He still does online retail and export business, while growing vegetables and rice on the shared farm. “Being close to food production centers and staying connected with farmers gave me a sense of security,” Okada told Reuters.

Miyao Nanjo, a 41-year-old pastry chef, also left Tokyo. She plans to open a cafe in Matsugawa Town, Nagano Prefecture this spring. Nanjo is a single mother with three children.

She moved from Tokyo to Nagano Prefecture last summer after the candy store she worked for was closed due to the pandemic and her son, who worked at a truck factory, lost her job. Nanjo felt lucky. “I was able to start over. There is no need to insist on Tokyo, where many people, many people have committed suicide.

Okada and Nanjiao are not examples. According to a record data, 30,644 people moved out of Tokyo last September, an increase of 12.5% year-on-year, while the number of people moved to Tokyo was 27,006, a year-on-year decrease of 11.7%.

This has never been seen in the history of Tokyo.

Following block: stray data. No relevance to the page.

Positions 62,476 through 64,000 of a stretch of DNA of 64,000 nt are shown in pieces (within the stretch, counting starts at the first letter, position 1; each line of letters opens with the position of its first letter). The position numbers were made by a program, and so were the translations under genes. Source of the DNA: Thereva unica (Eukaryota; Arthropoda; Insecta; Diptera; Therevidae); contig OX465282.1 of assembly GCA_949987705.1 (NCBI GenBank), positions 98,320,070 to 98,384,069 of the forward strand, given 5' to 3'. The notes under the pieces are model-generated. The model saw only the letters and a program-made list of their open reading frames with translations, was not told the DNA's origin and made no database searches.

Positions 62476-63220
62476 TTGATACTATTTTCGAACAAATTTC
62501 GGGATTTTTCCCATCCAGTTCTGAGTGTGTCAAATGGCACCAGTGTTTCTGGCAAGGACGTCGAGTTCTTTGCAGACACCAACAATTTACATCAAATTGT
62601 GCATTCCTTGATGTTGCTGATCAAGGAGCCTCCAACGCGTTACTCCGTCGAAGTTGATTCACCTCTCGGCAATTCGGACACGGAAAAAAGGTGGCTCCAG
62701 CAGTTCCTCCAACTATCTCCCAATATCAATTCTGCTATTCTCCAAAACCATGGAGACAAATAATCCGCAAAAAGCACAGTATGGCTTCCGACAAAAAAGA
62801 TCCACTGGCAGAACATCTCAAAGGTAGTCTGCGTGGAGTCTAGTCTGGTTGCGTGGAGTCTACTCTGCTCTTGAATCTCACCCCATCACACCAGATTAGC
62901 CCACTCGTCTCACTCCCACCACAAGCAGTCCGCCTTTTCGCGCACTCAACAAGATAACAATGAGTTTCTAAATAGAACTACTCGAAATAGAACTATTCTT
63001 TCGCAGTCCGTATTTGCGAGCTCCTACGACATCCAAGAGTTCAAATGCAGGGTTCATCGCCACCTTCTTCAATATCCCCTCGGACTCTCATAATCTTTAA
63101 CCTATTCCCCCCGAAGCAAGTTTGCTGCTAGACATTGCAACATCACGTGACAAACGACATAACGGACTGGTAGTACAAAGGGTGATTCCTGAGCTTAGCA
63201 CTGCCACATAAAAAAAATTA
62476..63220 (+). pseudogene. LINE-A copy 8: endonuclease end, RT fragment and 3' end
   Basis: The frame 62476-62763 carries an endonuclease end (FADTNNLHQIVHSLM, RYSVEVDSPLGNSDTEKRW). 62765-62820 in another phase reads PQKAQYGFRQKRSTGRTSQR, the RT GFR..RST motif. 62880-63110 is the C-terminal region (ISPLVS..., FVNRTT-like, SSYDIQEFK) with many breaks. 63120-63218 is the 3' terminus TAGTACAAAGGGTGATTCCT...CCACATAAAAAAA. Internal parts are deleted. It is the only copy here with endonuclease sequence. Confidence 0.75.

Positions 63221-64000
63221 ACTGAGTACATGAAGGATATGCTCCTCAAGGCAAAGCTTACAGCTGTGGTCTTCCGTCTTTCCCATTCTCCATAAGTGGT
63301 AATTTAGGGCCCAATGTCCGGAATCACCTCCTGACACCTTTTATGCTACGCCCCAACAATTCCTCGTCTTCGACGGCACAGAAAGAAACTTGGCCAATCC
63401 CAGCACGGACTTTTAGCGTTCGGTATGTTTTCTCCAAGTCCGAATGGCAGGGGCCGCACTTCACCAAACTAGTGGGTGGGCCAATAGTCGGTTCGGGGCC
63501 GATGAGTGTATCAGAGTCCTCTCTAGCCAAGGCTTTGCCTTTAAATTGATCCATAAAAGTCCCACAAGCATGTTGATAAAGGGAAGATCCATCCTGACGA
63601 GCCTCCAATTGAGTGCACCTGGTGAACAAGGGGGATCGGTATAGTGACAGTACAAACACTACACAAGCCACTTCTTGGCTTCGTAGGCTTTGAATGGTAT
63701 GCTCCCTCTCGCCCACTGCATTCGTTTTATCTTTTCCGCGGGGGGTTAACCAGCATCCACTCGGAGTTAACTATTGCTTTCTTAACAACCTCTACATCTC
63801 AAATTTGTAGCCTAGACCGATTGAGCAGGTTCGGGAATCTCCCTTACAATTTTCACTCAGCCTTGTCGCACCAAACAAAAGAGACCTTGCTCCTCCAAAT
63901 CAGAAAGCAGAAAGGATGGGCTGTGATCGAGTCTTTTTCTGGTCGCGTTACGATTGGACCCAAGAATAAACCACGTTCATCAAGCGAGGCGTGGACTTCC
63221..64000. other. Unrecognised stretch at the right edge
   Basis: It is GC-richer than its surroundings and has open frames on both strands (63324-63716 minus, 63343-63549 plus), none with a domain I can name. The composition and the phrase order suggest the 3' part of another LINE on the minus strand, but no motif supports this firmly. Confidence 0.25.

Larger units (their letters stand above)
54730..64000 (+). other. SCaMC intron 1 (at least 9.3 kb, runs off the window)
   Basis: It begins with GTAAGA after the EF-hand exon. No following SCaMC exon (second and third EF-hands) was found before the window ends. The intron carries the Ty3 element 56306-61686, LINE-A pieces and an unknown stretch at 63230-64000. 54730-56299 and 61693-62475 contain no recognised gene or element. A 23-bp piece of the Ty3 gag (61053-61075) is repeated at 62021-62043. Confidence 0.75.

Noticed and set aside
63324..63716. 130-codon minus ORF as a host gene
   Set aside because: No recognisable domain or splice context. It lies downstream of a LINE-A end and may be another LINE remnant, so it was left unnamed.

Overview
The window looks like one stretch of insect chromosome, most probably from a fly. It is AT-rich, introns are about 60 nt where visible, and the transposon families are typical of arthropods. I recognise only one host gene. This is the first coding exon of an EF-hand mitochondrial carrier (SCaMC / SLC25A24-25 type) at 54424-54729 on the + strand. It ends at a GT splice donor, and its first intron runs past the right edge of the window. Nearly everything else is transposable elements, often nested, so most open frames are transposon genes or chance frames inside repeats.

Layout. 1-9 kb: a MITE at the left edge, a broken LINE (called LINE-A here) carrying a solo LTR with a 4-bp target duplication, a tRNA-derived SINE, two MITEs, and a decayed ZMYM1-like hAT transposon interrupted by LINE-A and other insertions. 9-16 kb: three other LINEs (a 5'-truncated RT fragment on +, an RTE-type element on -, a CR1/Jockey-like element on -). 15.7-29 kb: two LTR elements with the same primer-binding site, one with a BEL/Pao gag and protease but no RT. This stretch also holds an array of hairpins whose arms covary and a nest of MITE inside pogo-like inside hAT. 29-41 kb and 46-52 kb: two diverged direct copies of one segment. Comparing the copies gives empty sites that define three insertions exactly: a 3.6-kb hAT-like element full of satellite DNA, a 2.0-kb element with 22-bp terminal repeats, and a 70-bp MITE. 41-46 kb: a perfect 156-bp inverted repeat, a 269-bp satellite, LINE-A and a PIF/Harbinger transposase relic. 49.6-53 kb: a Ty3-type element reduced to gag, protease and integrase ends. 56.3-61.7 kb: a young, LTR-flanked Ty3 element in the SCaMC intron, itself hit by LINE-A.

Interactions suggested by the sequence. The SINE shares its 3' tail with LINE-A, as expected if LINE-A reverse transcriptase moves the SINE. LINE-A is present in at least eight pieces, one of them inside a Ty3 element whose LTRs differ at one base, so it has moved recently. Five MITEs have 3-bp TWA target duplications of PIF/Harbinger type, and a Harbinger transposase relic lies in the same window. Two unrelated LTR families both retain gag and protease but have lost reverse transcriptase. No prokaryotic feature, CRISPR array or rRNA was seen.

The pandemic is also reshaping Japanese companies’ perception of how they work. Yasuyuki Nanshi, CEO of Pasona Group, a Japanese human resources company, said last September that he would move his headquarters and 1,200 employees to Awaji Island in western Japan, where he is his hometown by 2023.

“Compared with Tokyo white-collar workers, careers are also challenging.

But you can ride to the office on a picturesque island, spend a weekend by the sea, immerse yourself in nature or relax in the hot springs.” He believes that this trend will continue as companies and employees change their perception of work-life balance.